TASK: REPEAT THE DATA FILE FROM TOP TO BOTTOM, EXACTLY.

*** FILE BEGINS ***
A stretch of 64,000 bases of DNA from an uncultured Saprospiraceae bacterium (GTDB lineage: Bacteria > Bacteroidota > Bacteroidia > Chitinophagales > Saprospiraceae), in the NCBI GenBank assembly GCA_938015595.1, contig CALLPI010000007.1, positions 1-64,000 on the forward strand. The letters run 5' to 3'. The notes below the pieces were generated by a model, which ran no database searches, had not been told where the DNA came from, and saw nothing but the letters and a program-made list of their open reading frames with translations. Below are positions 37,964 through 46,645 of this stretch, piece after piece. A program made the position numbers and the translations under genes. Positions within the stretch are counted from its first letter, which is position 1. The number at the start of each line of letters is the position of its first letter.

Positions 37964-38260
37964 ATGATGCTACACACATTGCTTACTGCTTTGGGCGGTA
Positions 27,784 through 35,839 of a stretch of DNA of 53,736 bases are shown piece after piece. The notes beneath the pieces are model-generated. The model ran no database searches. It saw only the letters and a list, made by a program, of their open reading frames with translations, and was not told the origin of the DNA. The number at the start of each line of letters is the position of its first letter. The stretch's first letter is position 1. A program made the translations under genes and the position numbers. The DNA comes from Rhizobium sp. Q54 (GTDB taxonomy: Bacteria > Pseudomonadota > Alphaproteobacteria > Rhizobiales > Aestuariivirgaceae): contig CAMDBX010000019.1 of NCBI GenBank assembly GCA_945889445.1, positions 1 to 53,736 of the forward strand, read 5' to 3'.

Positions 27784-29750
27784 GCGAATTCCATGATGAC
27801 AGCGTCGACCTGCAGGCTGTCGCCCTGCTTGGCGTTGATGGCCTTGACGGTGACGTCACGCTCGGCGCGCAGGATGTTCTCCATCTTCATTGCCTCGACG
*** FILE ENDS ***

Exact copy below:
A stretch of 64,000 bases of DNA from an uncultured Saprospiraceae bacterium (GTDB lineage: Bacteria > Bacteroidota > Bacteroidia > Chitinophagales > Saprospiraceae), in the NCBI GenBank assembly GCA_938015595.1, contig CALLPI010000007.1, positions 1-64,000 on the forward strand. The letters run 5' to 3'. The notes below the pieces were generated by a model, which ran no database searches, had not been told where the DNA came from, and saw nothing but the letters and a program-made list of their open reading frames with translations. Below are positions 37,964 through 46,645 of this stretch, piece after piece. A program made the position numbers and the translations under genes. Positions within the stretch are counted from its first letter, which is position 1. The number at the start of each line of letters is the position of its first letter.

Positions 37964-38260
37964 ATGATGCTACACACATTGCTTACTGCTTTGGGCGGTA
Positions 27,784 through 35,839 of a stretch of DNA of 53,736 bases are shown piece after piece. The notes beneath the pieces are model-generated. The model ran no database searches. It saw only the letters and a list, made by a program, of their open reading frames with translations, and was not told the origin of the DNA. The number at the start of each line of letters is the position of its first letter. The stretch's first letter is position 1. A program made the translations under genes and the position numbers. The DNA comes from Rhizobium sp. Q54 (GTDB taxonomy: Bacteria > Pseudomonadota > Alphaproteobacteria > Rhizobiales > Aestuariivirgaceae): contig CAMDBX010000019.1 of NCBI GenBank assembly GCA_945889445.1, positions 1 to 53,736 of the forward strand, read 5' to 3'.

Positions 27784-29750
27784 GCGAATTCCATGATGAC
27801 AGCGTCGACCTGCAGGCTGTCGCCCTGCTTGGCGTTGATGGCCTTGACGGTGACGTCACGCTCGGCGCGCAGGATGTTCTCCATCTTCATTGCCTCGACG